EDITOR'S NOTE: This is the second part of a four-part series on Main Street running this week in the Gazette.
There are a couple of ways to look at $10 million dollars.
If you are a lottery winner, it could be life-changing. But for most developers undertaking massive projects — like bringing Main Street back to life — $10 million might seem more like seeds of hope rather than a field of dreams.
City officials, however, and many others working on the project, believe that the $10 million is exactly what's needed to draw investor interest to help recreate the once vibrant thoroughfare.
In 2019, New York state awarded the city a $10 million grant from the Downtown Revitalization Initiative, after Niagara Falls beat out other municipalities in the state's western region who had each submitted plans to restore a downtown business district.
The grant may be small in terms of development money, but it's still big news. "It will impact everything," said Mayor Robert Restaino during a recent walk through of a portion of Main Street called the Bridge District, due to its proximity to two bridges to Canada and the former Suspension Bridge.
Main Street is the center vein of the 26-block Bridge District and the state money will be used to create a welcome mat, the mayor said, a sort of blank slate for the artwork of private investment.
A SIMILAR PATH
It certainly worked that way in Batavia which won a $10 million grant in 2018. City manager Rachael Tabelski said that money generated nearly $58 million in total development, with construction just now getting underway in that area of their downtown business district. The largest investments are funding a new YMCA, 55 apartments, a community theater and a brewery, impacting about 10 acres of the district.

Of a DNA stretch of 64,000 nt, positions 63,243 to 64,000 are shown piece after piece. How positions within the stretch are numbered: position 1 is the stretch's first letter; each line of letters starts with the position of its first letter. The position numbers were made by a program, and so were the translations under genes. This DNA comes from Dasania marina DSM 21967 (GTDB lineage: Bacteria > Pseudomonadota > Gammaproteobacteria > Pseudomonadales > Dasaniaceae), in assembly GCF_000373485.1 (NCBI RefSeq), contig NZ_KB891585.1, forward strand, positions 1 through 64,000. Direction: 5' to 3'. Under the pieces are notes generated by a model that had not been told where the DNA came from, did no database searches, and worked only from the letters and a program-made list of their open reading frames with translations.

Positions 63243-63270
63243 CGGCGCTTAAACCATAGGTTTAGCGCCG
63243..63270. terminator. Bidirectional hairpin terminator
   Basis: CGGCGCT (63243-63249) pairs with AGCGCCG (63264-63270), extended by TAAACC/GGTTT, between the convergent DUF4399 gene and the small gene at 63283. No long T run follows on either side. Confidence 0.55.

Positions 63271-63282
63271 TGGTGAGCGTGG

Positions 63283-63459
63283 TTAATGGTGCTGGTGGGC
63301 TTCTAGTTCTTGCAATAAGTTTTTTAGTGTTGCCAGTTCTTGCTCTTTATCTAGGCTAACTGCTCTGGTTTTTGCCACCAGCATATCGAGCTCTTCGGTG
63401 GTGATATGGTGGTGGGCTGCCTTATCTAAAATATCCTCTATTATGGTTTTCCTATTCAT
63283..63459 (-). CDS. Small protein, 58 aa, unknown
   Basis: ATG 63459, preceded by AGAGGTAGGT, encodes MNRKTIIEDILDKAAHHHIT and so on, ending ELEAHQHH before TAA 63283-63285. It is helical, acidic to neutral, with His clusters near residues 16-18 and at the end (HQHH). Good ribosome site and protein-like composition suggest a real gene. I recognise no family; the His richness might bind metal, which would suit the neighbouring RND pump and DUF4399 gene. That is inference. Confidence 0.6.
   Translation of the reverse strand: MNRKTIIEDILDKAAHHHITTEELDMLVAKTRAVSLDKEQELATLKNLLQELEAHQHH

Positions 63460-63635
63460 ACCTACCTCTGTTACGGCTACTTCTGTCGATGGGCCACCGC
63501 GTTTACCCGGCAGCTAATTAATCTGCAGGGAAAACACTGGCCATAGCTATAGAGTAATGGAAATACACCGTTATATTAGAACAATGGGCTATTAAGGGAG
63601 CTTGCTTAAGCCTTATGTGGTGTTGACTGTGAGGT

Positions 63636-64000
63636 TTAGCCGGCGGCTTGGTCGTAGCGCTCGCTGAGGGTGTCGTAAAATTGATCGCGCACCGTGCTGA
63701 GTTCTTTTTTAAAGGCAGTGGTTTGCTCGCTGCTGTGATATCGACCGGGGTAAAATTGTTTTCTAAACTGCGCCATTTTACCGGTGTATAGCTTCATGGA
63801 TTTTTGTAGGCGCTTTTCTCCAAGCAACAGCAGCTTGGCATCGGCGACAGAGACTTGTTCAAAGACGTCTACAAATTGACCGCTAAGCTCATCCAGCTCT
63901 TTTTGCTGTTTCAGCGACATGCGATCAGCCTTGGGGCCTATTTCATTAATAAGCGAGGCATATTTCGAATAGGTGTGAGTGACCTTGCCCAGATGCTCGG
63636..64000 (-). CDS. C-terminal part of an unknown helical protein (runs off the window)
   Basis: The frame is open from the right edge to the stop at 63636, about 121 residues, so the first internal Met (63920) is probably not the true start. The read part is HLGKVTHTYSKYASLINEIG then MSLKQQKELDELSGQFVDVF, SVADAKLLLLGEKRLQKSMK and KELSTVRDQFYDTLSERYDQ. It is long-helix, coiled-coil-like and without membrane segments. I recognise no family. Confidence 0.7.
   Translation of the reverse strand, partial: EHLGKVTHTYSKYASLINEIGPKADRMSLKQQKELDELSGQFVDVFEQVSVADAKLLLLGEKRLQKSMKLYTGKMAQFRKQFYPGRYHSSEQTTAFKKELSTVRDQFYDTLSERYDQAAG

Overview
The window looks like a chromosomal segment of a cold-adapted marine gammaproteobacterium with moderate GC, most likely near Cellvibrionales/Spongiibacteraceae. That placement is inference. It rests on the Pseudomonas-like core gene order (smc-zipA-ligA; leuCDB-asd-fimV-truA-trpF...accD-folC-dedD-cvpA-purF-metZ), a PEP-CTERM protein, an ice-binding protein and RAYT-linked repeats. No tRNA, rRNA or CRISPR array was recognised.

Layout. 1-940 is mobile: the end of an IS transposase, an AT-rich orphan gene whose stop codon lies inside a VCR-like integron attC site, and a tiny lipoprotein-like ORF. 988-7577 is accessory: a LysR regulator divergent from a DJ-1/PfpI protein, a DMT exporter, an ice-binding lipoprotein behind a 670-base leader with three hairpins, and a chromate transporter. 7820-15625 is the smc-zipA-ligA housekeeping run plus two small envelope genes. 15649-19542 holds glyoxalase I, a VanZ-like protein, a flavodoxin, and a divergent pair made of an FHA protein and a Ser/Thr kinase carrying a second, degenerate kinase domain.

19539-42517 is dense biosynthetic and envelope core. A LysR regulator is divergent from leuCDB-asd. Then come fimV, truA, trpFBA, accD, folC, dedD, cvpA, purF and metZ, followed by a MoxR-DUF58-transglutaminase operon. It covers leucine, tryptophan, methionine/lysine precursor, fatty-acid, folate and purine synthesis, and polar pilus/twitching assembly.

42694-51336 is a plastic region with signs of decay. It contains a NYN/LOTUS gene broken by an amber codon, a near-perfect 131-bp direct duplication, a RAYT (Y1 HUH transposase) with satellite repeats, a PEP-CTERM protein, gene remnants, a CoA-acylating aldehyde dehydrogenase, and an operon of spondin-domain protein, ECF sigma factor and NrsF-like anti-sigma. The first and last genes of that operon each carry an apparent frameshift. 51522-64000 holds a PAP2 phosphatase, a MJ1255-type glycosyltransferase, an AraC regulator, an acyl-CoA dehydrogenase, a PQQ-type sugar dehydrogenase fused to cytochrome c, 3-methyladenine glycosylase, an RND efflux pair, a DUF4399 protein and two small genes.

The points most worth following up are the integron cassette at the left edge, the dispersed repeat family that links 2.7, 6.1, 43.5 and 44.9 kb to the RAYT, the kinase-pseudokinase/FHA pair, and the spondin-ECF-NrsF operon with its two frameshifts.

"To our city, it will have a very large impact," Tabelski said. She noted that while there are cranes and scaffolding in the DRI area, citizens sometimes don't understand why improvements take so long to get from planning and engineering to bidding out, financing, and final construction. "We published a cheat sheet to help people understand where in the process each of the projects stands," she said.
The money for the Main Street Bridge District was awarded in part because of an application from the city that cited improvements to the district, including the new train station, an Underground Railroad Heritage Museum, and the recent removal of the former Robert Moses Parkway to make way for a lush greenway and bike path with greater access to the Niagara Gorge.